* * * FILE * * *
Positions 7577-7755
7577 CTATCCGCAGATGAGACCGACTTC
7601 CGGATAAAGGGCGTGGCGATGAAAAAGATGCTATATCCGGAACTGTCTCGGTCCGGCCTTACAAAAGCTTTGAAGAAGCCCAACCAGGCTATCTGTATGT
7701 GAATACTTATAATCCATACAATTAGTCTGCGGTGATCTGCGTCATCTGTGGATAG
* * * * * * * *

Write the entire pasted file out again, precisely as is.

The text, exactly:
Positions 7577-7755
7577 CTATCCGCAGATGAGACCGACTTC
7601 CGGATAAAGGGCGTGGCGATGAAAAAGATGCTATATCCGGAACTGTCTCGGTCCGGCCTTACAAAAGCTTTGAAGAAGCCCAACCAGGCTATCTGTATGT
7701 GAATACTTATAATCCATACAATTAGTCTGCGGTGATCTGCGTCATCTGTGGATAG